“If anyone comes to me and does not hate his father and mother, wife and children, brothers and sisters, yes and his own life also, he cannot be my disciple”
Luke XIV: 26.
At first sight this Gospel passage is really quite shocking as it appears to go against everything that we have been taught about the love of God for us and the loving, sacrificial ministry of our Lord and Saviour Jesus Christ. Saint Augustine says that this is especially upsetting for new Christians. To those who do not fully grasp its meaning it would appear to be contradictory, indeed we are told to love our enemies and yet here in this passage we are told to hate our families and those nearest to us in kinship.
Are we then to assume that this has been misreported or mis-translated ? If we turn to St Matthew’s gospel (Matthew X: 35-37) the words are only slightly milder, “For I have come to set a man against his father, and a daughter against her mother, and a daughter-in-law against her mother-in-law; and a man’s foes will be those of his own household.”
The Greek word “Miseo” is translated “hate” in St. Luke XIV:25-26; but its fundamental sense is that of “separation” or “exclusion” of one from another – rather than the emotional sense of anger, extreme ill-will or passionate aversion that modern English understands by the word “hate,” This word was adopted by the translators of the Septuagint, the first translation of the Old Testament into Greek dating from the 3rd century BC, to express God’s attitude towards people who were engaged in certain sinful acts which created ritual impurity. Rather than our present understanding of hate, in this context it has a very clear meaning: it means to separate or remove one’s self from entangling relationships or circumstances which might come between the disciple and the master.
With these strong words our Lord is actually challenging our discipleship and the things which may distract us from the service of God. Earlier in St Luke’s Gospel (IX: 57-62), a certain man says to the Lord, “I will follow thee whithersoever thou goest”, which at first sight appears to show absolute commitment, but others find excuses why they cannot do so: one man says that he first needs to go and bury his dead father, another wishes to say goodbye his family first; whilst only a few verses earlier in the Parable of the Banquet (XIV: 18-20) a whole range of other excuses are offered: “I have bought a field and I need to go see it …. I have bought five yoke of oxen and I am going to try them out …. I have married a wife, so I cannot come.”
The key to this passage is in verse 27, when the Lord says, “whoever does not bear his own cross and come after me, cannot be my disciple.” Clearly there is a prophetic element as the crucifixion has yet to occur. Some authorities have suggested that this may have been a contemporary idiomatic expression conveying the meaning of commitment unto death, whilst others have suggested that this may have been one of the hard sayings that the disciples would only fully understand after the crucifixion had occurred. It is paralleled in St Matthew’s Gospel (X: 38-39), immediately after the Lord has chosen the twelve apostles: “He who does not take his cross and follow me is not worthy of me. He who finds his life will lose it, and he who loses his life for my sake will find it.” Again, in Matthew XVI:24, Jesus says, “If any man would come after me, let him deny himself and take up his cross and follow me. For whoever would save his life will lose it, and whoever loses his life for my sake will find it.” In both passages our Lord is making it clear to aspiring disciples that discipleship is very costly – so severe, that it is best illustrated as crucifixion.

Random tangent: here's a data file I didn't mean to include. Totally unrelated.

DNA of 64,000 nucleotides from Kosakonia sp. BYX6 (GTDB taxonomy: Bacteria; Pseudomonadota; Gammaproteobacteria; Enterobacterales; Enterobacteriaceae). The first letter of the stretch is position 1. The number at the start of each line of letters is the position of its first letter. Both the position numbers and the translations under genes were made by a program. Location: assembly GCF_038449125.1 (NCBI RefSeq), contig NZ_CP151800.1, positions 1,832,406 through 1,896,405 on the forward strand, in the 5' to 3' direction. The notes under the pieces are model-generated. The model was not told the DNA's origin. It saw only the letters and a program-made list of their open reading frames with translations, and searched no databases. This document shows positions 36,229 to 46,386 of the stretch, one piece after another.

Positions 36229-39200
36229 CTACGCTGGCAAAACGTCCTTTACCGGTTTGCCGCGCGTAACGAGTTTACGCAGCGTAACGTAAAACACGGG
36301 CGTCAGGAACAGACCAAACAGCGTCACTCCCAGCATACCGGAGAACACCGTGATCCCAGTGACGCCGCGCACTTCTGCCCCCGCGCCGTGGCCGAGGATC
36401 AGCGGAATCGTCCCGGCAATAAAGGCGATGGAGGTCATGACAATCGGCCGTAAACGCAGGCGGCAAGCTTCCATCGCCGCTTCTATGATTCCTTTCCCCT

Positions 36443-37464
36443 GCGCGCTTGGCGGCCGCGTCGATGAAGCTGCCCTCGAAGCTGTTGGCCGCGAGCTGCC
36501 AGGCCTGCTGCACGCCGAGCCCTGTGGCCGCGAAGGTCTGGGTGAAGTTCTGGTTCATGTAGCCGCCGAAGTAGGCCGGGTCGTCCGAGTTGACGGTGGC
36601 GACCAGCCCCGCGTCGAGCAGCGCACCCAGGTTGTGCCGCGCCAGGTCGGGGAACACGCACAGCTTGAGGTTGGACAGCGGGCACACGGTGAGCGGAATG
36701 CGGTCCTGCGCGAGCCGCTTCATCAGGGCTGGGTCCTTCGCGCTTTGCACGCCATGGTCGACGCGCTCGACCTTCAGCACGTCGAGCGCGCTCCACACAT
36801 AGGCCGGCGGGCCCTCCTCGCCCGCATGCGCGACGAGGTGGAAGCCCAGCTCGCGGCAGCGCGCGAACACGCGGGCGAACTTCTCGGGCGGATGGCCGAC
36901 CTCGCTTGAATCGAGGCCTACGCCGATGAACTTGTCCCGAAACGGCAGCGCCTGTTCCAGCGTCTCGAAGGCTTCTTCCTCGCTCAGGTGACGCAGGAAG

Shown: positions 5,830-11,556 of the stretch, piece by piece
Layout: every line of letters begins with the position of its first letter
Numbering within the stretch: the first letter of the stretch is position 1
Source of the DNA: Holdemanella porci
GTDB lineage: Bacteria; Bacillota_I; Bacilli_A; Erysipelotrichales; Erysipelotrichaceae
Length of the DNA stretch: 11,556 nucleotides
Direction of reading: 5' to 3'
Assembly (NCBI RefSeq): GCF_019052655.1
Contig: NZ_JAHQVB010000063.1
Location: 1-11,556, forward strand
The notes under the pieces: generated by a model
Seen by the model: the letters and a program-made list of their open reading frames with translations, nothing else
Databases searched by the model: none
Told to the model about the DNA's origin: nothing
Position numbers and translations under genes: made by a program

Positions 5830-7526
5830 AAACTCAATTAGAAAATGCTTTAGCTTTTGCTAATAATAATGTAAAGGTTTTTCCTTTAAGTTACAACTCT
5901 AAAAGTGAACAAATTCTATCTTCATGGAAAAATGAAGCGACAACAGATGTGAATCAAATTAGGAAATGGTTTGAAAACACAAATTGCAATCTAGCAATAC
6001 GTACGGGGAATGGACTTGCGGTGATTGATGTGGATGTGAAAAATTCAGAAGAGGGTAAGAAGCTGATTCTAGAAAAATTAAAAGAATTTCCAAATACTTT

Saint Basil the great says, “The Father did not send the Only-begotten son, the Living God, to judge the world but to save the world. True to Himself and faithful to the will of the good God His Father, he points to a doctrine whereby we may be made worthy of becoming his disciples with his severe decree.” St. Basil correctly interprets the word “miseo” when he says, “This hatred teaches the virtue of piety by withdrawing us from distractions and does not lead us to devise hurtful schemes against one another.” He also links our bearing the cross to our Christian initiation, “Receiving the baptismal water, we make this same agreement when we promise to be crucified and to die and be buried with him.”
In today’s Gospel passage, our Lord follows with two parables, the Parable of the Tower and the Parable of the King preparing for War; which both teach fortitude and zeal. Saint Basil the great sums this up when he says, “Whoever would truly be a follower of God must break the bonds of attachment to this life. It is impossible for us to achieve our goal of pleasing God unless we snatch ourselves away from fleshly ties and worldly society.”
We have been warned of the sacrifices but also the Lord promises us unimaginable rewards “And everyone who has left houses or brothers or sisters or father or mother or children or fields for my sake will receive a hundred times as much and will inherit eternal life.” (Matthew XIX: 29)